By Karen Savage
A judge in Pakistan has ordered that country’s government to uphold its laws and policies regarding climate change and the environment, ruling in favor of a group of citizens who challenged the government for violating their rights by allowing widespread deforestation and endangering the climate.
Several Pakistani citizens filed the suit last year for violating their Constitutional rights to life, liberty, dignity, access to public places of entertainment and provision of available leisure places. They said the government failed to meet its obligations to protect the forest.
In a ruling for the plaintiffs, Lahore High Court Judge Jawad Hassan agreed and said the country must “safely manage, conserve, sustain, maintain and grow forests and plant trees in urban cities.” He said the government failed to adhere to several national environmental policies, including its 2012 National Climate Change Policy (NCCP).
The government is required, but failed to take “measures in the forestry sector to sequester atmospheric carbon, thereby mitigating climate change,” Hassan wrote in his decision issued Friday. Hassan also said under the NCCP, local and national governments—including its departments and agencies—are also required to conserve, restore and protect the country’s biological diversity, which they also failed to do.
In Lahore, the largest city in Pakistan’s Punjab province and second largest in the country, residents are already battling climate impacts, including an increase in extreme precipitation events that led to widespread flooding. The episodes are expected to worsen as the climate continues to warm.
Residents say air pollution levels are causing headaches, burning eyes and other health effects. Air monitoring stations, which were defunded during the last administration, were restarted under current Prime Minister Imran Khan, but levels last winter reached five times the legal limit.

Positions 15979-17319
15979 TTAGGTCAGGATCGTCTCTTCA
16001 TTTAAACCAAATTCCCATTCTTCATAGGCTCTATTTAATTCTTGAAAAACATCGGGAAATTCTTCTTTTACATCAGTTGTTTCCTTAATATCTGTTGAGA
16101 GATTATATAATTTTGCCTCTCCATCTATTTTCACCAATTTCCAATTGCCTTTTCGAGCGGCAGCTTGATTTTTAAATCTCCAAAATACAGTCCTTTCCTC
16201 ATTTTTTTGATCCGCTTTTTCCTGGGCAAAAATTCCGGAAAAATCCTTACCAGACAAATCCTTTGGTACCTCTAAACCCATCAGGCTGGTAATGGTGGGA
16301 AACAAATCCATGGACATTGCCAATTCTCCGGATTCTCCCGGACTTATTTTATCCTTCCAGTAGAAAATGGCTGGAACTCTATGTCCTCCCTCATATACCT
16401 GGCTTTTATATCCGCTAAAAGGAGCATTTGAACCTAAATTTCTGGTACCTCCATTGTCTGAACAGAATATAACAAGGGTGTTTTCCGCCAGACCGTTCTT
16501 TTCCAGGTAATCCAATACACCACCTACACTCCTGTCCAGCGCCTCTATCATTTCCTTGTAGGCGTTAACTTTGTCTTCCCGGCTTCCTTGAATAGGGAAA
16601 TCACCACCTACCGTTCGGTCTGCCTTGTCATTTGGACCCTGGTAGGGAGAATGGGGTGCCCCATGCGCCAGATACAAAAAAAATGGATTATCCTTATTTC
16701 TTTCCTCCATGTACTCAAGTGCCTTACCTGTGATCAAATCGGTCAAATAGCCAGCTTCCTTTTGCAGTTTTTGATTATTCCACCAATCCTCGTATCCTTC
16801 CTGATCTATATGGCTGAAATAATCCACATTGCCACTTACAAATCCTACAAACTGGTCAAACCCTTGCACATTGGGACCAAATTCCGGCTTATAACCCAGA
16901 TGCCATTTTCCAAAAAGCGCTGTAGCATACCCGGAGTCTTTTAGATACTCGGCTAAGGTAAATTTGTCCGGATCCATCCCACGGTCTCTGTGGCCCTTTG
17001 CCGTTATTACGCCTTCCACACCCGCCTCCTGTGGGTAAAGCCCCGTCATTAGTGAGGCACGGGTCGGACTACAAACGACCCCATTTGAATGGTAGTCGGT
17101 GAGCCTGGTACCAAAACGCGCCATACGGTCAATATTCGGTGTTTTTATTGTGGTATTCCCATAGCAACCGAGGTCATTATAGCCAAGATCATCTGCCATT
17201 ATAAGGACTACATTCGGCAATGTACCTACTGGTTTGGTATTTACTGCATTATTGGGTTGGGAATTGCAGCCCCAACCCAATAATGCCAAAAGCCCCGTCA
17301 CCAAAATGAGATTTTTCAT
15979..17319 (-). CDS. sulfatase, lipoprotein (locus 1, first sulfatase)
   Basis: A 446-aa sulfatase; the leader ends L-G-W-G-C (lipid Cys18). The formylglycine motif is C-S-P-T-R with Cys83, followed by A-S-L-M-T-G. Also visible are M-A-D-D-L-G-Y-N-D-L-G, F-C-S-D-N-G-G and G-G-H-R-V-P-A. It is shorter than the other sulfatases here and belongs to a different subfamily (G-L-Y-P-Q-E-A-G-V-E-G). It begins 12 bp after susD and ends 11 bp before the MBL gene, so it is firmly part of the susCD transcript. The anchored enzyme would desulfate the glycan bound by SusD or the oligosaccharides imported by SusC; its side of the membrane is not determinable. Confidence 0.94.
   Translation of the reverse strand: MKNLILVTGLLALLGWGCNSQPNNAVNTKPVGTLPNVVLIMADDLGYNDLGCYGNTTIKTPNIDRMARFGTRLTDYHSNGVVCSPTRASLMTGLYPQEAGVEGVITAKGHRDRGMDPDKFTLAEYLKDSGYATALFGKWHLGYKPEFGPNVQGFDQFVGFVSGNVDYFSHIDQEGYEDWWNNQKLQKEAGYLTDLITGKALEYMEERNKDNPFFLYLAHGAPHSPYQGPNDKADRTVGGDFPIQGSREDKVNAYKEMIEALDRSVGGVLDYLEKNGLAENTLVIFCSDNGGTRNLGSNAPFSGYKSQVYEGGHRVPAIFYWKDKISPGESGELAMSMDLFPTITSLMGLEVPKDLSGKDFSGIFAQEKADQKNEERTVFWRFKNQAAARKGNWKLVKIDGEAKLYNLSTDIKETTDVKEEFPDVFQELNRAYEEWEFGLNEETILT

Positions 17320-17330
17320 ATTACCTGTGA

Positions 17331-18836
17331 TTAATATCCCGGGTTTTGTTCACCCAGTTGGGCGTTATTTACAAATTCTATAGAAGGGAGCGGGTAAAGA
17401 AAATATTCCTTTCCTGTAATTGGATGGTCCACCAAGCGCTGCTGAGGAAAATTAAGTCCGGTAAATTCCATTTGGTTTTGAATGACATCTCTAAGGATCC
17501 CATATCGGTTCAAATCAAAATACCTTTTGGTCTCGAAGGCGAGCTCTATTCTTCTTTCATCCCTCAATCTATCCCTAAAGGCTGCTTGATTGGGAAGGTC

The province lost 72 percent of its tree cover between 2007 and 2015, the Punjab Environment Protection Department said in its draft Clean Air Action Plan.
The judge said that reforestation is necessary to “combat air pollution, mitigate carbon and improve precipitation.” He added, “The city is choking and the need for more than 10 million people is urban forestry bated on international best practices, urban forestation which makes the cities in Punjab healthier not for beautification.”
Hassan ordered the government to properly follow all existing laws, to publish annual reports on the progress of reforestation, to discipline officers who fail to carry out their duties and to strictly punish those who illegally cut trees.
“Had above-mentioned laws and polices (sic) properly been implemented by the respondents’ departments in letter and spirit with proper mechanism and procedure, the forest of Pakistan could have been saved [from] further depletion and deforestation,” Hassan wrote.